Stephen Garton
Publish Date: Thursday, 30 April 2020
Stephen Garton

Bachelor of Audio Production & Bachelor of Contemporary Music

An interest in anything musical was the main driver behind Stephen Garton enrolling in a double degree in Audio Production and Contemporary Music with the Southern Institute of Technology (SIT).

“I have always had a tremendous love and passion for anything to do with music, including composition, recording and performance,” he says.

When Stephen first began writing songs and playing instruments as a young boy he says he wasn’t all that great, but he is a firm advocate of hard work paying dividends.

“I would even go so far to say that it plays a much greater role in success than talent ever will.

“Hard work shows commitment to your craft, and if you have to put in hours upon hours upon hours of effort to be good at something then chances are you will appreciate it far more than if you were simply “born with it”.

Stephen originally planned to study classical composition at Victoria’s School of Music in Wellington, but then heard about the double degree in Audio Production and Contemporary Music offered by SIT.

“The option to learn about audio and play music at the same time—with zero fees to boot!—was too good to pass up, and the more I thought about it the more excited I was to give it a shot,” he says

“Next year (2016) will be my fourth year studying at SIT, and to think that it is possible to attain two bachelor degrees in just four years with a minimal student loan seems like a no-brainer for fast-tracking your career.”

Stephen says his study has proven very challenging, and advises anyone thinking about completing the four year program, that good time management is your best friend.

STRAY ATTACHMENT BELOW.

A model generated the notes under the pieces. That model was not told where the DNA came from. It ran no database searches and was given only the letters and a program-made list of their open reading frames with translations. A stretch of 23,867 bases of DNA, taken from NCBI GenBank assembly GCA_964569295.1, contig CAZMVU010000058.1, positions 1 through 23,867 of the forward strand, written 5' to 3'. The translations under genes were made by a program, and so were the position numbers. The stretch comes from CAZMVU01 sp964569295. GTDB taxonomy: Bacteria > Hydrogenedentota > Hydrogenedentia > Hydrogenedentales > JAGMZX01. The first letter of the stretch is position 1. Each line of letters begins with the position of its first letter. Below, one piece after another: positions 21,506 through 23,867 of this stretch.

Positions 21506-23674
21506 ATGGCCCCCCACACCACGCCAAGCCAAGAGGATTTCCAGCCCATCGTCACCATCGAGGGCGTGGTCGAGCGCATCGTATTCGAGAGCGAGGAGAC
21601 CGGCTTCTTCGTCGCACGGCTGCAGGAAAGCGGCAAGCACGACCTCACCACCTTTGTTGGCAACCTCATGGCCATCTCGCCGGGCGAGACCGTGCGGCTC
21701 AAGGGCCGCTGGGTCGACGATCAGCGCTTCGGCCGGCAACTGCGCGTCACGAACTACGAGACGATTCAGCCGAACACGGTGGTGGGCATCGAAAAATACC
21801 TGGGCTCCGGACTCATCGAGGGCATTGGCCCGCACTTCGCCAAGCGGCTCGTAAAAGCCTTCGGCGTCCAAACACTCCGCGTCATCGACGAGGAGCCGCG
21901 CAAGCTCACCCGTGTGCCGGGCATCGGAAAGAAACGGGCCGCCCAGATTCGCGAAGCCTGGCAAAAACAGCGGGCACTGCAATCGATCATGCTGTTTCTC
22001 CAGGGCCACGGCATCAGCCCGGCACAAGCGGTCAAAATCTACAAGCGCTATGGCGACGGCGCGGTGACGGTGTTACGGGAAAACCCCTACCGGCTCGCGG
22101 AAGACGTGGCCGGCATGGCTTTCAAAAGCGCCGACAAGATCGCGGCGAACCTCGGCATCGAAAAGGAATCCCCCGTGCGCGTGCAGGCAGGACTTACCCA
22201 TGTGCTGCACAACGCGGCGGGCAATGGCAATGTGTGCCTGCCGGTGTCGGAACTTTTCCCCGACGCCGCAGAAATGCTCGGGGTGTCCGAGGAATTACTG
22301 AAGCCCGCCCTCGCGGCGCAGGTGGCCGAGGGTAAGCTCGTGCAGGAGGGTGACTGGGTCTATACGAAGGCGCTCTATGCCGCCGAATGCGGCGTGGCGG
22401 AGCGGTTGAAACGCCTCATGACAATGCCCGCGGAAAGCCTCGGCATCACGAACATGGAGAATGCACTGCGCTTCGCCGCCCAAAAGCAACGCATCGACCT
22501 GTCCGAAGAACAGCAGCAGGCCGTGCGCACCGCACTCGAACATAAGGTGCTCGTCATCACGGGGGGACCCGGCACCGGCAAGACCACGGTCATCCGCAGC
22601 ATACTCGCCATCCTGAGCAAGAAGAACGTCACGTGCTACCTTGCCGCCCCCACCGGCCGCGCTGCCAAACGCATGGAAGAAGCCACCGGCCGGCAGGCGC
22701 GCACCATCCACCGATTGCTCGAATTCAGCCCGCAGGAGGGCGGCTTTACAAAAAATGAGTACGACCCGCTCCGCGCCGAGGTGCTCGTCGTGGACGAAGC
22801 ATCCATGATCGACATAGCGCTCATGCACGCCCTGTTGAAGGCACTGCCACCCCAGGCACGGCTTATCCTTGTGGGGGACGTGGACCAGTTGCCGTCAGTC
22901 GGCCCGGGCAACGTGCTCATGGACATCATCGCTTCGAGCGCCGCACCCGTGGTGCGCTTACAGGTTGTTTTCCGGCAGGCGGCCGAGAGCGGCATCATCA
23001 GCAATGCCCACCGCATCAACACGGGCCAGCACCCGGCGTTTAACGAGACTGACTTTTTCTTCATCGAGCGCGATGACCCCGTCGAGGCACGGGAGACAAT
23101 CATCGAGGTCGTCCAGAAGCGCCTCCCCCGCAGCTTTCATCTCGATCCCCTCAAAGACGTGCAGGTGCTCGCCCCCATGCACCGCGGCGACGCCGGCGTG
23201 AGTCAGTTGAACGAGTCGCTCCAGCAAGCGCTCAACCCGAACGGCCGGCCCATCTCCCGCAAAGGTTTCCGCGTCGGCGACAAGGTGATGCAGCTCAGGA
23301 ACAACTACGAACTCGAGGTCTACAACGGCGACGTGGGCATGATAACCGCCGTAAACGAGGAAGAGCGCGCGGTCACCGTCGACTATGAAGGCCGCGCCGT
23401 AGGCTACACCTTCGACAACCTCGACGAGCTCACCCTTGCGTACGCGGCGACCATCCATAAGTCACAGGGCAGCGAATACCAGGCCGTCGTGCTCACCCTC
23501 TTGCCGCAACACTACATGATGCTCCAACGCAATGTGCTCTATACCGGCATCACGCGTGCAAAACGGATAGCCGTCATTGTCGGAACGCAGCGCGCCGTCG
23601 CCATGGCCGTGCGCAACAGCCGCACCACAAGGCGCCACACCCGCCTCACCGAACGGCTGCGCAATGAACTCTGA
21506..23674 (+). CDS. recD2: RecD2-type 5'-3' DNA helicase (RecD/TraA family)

“The tutors are world class and genuinely want to see you succeed and do well,” he says.

“If you put the effort in, they will equally match it with a drive to send you out as the most professional, well-rounded candidate for work possible.”

Stephen says winning the Fletcher Award, the Research Award and Top Student this year was a tremendous honour and also a very personal milestone.

“To come from such humble beginnings in both areas and attain the overall “Outstanding Progress” award is a huge honour and I am very proud of the large amount of work it took to achieve it,” he says.

All students in their third year of degree-level study must do a major research project, and the Three Minute Thesis competition is a part of the research paper. It is a globally recognised challenge that involves the student presenting their entire thesis in three minutes using one Powerpoint slide (without notes or slide animation).

“This can be quite challenging as it is essentially a summary of four thousand plus words,” Stephen says.

When he graduates next year, Stephen is undecided between post-graduate study in music education and full-time work in the industry.

“The myth out there is that there is no work as a musician or audio engineer in New Zealand,” he says.

“This could not be further from the truth, and it is entirely possible to make a living from either of these two professions.”

He says in a country as small as New Zealand, the importance of networking during the process of your degree is crucial to being successful once you leave, and suggests this is the biggest key to success in the industry.

“One of my tutors would often say that the degree is essentially one long job interview, and your performance and professionalism is under constant monitoring not just from the tutors, but other key people in the industry as well—Invercargill is a small town and word travels fast of your reliability or lack thereof!”

“Often at times your classmates will also end up being your co-workers, and something as seemingly simple as being reliable and punctual to band practices day-in, day-out, can be a huge factor towards success after graduating.”

Stephen says he would highly recommend both the audio school and the music school at SIT to anyone seeking to become a professional in the industry.

“SIT excels at bringing in beginners in their craft and giving them the necessary training and experience to send them out as working professionals.”